Crime authors spill their guts about writing...
This week: A.J. Waines
Tell us about yourself.
AJ Waines has sold over 150,000 books worldwide and topped the UK and Australian Kindle Charts in 2015 with her number one bestseller, Girl on a Train. She was a psychotherapist for fifteen years, during which time she worked with ex-offenders from high-security institutions, gaining a rare insight into criminal and abnormal psychology. She is now a full-time novelist with publishing deals in France, Germany (Random House) and USA (audiobooks).
Her fourth novel, No Longer Safe, sold over 30,000 copies in the first month in ten countries worldwide. In 2015, she was featured in The Wall Street Journal and The Times and was ranked in the Top 20 UK authors on Amazon KDP (Kindle Direct Publishing). AJ Waines lives in Southampton, UK, with her husband.
How long does your first draft take you?
My very first novel, in 2009, took about twelve months, because I had no idea what I was doing! I’d never written fiction before and it was meant to be a short story, but I was so excited by the storyline, I just carried on… My latest book, No Longer Safe, took eight weeks, but it’s always followed by lots of rewriting and editing. As a rule, I’d say they take between about eight to sixteen weeks, but I need to know some key plot points before I start.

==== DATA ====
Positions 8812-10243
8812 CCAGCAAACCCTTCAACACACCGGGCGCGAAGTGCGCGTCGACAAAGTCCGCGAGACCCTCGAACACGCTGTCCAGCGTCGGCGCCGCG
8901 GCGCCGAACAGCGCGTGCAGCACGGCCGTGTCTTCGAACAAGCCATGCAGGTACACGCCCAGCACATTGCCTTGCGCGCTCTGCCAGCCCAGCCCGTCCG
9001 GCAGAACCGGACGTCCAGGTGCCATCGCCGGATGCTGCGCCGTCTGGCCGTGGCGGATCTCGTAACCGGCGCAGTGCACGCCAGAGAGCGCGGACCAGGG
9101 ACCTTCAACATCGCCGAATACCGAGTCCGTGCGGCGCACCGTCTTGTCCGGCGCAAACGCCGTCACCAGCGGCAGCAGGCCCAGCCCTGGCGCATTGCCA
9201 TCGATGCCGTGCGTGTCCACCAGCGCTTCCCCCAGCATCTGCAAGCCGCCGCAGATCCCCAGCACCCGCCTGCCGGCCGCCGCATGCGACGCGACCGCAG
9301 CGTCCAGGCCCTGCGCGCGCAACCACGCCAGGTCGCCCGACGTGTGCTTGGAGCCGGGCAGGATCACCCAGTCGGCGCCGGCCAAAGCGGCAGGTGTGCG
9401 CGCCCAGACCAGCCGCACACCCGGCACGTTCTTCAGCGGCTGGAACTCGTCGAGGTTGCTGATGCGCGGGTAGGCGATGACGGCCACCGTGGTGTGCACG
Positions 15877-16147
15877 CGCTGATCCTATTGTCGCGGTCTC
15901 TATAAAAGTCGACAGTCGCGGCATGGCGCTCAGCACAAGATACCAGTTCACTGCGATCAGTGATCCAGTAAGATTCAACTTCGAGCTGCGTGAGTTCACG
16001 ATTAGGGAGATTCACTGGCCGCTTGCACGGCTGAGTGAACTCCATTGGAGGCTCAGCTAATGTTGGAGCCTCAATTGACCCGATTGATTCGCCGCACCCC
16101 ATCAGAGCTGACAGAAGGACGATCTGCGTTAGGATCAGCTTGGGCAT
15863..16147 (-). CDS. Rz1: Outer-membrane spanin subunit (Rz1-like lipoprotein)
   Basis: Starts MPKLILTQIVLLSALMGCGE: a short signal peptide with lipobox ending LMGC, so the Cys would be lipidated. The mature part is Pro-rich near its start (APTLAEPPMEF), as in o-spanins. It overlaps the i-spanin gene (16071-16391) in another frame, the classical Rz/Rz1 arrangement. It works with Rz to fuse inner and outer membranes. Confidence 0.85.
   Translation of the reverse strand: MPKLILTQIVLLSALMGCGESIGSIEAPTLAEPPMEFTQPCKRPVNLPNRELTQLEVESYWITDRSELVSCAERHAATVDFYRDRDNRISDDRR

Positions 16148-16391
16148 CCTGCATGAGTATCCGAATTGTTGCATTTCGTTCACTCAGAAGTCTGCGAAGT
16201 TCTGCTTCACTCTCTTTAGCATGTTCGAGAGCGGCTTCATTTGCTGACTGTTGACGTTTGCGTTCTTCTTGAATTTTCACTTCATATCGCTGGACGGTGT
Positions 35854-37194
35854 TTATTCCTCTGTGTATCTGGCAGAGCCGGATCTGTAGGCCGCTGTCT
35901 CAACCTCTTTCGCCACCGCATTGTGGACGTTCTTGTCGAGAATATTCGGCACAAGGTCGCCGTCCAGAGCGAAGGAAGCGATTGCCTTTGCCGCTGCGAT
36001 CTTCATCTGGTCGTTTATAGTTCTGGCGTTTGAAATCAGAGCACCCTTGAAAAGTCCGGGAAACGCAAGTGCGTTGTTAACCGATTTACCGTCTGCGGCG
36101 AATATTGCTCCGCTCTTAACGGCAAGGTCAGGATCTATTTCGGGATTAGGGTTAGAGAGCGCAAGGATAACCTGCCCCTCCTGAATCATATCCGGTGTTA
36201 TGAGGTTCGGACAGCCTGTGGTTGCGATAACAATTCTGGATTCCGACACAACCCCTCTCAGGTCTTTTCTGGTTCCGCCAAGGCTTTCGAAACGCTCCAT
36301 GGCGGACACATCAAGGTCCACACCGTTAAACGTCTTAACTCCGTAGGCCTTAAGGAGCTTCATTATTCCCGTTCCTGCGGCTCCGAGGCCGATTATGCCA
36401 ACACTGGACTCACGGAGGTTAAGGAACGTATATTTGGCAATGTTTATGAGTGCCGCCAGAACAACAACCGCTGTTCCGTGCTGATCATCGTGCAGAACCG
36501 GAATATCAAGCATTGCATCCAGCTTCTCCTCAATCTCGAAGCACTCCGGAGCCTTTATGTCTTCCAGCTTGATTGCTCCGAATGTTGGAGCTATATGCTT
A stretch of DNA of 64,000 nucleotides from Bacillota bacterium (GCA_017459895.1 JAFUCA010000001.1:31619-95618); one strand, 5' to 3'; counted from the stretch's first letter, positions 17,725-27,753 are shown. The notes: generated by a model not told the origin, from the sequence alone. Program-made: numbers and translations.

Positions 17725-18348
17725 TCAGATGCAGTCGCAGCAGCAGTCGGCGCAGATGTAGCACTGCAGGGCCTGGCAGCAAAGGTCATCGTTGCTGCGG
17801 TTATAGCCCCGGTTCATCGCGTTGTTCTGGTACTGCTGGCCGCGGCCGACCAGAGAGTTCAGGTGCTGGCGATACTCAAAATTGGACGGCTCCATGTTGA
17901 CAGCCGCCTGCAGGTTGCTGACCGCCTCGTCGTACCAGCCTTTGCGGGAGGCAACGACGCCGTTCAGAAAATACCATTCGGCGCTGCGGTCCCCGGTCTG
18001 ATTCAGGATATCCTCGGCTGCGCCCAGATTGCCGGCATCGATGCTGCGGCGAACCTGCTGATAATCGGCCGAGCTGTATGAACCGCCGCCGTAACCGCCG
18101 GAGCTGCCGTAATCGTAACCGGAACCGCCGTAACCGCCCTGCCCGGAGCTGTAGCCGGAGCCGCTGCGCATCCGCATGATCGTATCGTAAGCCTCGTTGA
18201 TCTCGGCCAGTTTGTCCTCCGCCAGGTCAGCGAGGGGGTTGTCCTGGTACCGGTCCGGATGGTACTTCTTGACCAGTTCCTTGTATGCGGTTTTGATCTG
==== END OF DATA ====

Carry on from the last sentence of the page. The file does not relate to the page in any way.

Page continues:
Where do you most like to do your writing?
In my study at home on a full-sized computer. I’m not very good with a laptop and couldn’t possibility work in a café, although I wish I could, because I’ve become quite reclusive! I have to be on my own, without any music or distractions. Luckily, my husband goes off to work so my cat and I have the place to ourselves. In the summer, I work in the garden sometimes, but it has to be quiet. I tend to hide away working on a book and end up not leaving the house for days at a time!
Do you ever get writer's block? How do you tackle it?
I’ve only had this once, recently, when I couldn’t get excited about any fresh ideas for the next book. As a therapist, I’ve worked with a number of blocked creative people, so I have to sit down with my ‘Writing Journal’ and ask some key questions about what’s going wrong. I can’t get started on a book unless I feel really excited about the key ideas, so I usually ask myself questions such as: What kind of character would I like to spend the next few months with? Where would I like to spend the next few months in my head? I usually look at jacket blurbs of psychological thrillers I’ve enjoyed reading and explore what it was that pulled me towards them. I then play around with possibilities and ‘what ifs’. I write in a very visual way, it’s like watching a film unfolding inside my head, so once I can see everything in full-colour it’s time to get started.